We’re once again reminded that it’s not only knowing the facts about cholesterol but it’s living a healthy lifestyle that keeps you and your heart going strong.
It’s important to understand that cholesterol itself is not a horrible thing. In fact, its purpose is to keep us healthy. A soft, fat-like, waxy substance, cholesterol is found throughout our bloodstreams and cells, and it is used to create cell membranes and certain hormones while also helping with other major body functions.
Our bodies create about 75 percent of the cholesterol in our blood, but the remaining 25 percent comes from the foods we eat. Since cholesterol cannot be dissolved into our blood, it must be carried to the cells by lipoproteins. This is where the two types of proteins, “good” and “bad”, come into play.
Low-density lipoprotein (LDL) or “bad” cholesterol is dangerous, because if too much of it builds up on artery walls, it forms a thick, hard deposit and makes them less flexible. As a result, a condition called atherosclerosis (the thickening of arteries) occurs and blood clotting can lead to heart attacks or strokes. Though LDL is produced naturally, the amount which we produce is inherited. In addition, the amount of saturated, trans fats and dietary cholesterol in the foods we eat affects the amount of LDL that we have. As for the “good” stuff, high-density lipoprotein (HDL) is carries one-fourth to one-third of our bodies’ blood cholesterol and in high levels, can protect against heart attacks.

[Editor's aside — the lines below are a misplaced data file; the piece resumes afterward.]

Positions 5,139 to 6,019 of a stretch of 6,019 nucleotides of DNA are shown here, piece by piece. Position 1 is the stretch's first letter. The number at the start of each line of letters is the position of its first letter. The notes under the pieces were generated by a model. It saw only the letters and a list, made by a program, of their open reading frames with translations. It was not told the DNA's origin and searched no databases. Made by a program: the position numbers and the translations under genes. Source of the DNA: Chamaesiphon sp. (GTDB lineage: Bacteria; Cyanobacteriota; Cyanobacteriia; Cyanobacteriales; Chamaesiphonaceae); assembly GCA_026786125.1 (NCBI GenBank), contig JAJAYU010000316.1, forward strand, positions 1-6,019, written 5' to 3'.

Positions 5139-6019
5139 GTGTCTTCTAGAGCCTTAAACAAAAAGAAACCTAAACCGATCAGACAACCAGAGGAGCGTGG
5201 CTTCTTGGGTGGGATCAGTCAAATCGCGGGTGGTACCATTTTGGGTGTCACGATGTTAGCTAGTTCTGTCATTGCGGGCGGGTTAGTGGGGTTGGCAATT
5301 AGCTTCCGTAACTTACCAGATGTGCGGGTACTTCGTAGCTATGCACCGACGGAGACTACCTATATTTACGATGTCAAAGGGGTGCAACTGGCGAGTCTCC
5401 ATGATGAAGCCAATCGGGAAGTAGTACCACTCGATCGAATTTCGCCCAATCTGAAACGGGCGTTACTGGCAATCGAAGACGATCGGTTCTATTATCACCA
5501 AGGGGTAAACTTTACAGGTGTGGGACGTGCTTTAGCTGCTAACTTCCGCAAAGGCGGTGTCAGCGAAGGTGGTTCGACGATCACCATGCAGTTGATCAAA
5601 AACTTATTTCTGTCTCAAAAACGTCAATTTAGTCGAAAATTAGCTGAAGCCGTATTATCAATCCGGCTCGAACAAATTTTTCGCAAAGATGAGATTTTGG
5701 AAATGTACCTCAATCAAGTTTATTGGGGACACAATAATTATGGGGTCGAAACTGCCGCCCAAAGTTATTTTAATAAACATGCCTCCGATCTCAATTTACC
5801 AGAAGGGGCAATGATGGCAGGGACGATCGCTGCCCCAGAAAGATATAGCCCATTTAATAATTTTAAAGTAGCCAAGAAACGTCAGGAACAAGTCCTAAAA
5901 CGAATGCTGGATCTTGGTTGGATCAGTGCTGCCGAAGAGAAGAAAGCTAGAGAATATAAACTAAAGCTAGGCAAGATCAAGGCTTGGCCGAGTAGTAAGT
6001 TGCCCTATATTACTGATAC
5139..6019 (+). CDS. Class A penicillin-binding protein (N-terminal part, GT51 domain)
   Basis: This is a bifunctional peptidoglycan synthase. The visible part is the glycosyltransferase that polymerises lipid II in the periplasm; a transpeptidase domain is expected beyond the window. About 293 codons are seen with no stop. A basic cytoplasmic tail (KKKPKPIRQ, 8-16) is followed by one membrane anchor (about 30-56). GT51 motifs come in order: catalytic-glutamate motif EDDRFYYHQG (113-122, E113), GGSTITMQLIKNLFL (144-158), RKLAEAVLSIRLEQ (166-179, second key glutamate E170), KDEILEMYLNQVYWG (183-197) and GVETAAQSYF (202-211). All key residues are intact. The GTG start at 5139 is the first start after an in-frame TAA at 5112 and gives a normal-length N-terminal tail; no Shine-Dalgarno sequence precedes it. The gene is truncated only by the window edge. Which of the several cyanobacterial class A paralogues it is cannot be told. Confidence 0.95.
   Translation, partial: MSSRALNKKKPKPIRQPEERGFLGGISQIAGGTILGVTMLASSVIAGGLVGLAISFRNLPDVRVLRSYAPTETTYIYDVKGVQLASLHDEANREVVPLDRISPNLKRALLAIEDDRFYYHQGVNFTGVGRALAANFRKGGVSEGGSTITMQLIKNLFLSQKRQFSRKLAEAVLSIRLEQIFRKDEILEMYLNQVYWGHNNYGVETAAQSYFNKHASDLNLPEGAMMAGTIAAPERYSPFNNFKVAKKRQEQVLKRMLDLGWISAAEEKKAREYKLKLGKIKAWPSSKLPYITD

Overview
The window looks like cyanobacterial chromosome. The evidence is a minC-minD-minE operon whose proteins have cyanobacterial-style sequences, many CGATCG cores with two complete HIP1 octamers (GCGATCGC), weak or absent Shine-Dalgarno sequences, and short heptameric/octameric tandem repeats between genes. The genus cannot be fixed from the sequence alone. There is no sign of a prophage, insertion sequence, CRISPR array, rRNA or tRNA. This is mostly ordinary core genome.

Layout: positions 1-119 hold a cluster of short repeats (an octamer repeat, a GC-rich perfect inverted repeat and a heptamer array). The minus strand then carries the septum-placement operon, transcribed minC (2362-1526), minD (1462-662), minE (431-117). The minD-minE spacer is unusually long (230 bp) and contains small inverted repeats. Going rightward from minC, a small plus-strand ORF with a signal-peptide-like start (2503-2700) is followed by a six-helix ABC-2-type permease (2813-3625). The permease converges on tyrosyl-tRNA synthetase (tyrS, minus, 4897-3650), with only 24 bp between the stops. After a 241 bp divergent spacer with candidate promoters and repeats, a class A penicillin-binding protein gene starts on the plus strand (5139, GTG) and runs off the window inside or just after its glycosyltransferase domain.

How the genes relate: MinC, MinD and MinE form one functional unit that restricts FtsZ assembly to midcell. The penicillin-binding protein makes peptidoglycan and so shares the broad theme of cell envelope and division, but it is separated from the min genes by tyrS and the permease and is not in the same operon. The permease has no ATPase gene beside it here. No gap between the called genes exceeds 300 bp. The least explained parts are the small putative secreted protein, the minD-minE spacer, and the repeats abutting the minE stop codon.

How do you know where you stand? Get tested. The American Heart Association suggests all people follow the National Cholesterol Education Program (NCEP) guidelines, which recognize high cholesterol. By being tested every five years after the age of 20, with a fasting "lipoprotein profile," your total cholesterol, LDL cholesterol, HDL cholesterol and triglycerides can be determined.
Along with scheduling a screening to have your cholesterol levels tested, it is also wise to maintain a diet low in cholesterol and saturated fat. In addition to eating right, exercising regularly and maintaining a healthy weight are also essential.
Though no one said it would be easy, controlling your cholesterol is certainly worth the effort. The lower your LDL, the lower your risk is of experiencing a heart attack or stroke. When it comes to making food choices, especially in restaurants, don’t be embarrassed to ask for special requests. Opt for the heart-healthy choices and remember that portion sizes are also important.
Visit www.americanheart.org for more information about cholesterol and you’ll be on the road to a healthy heart.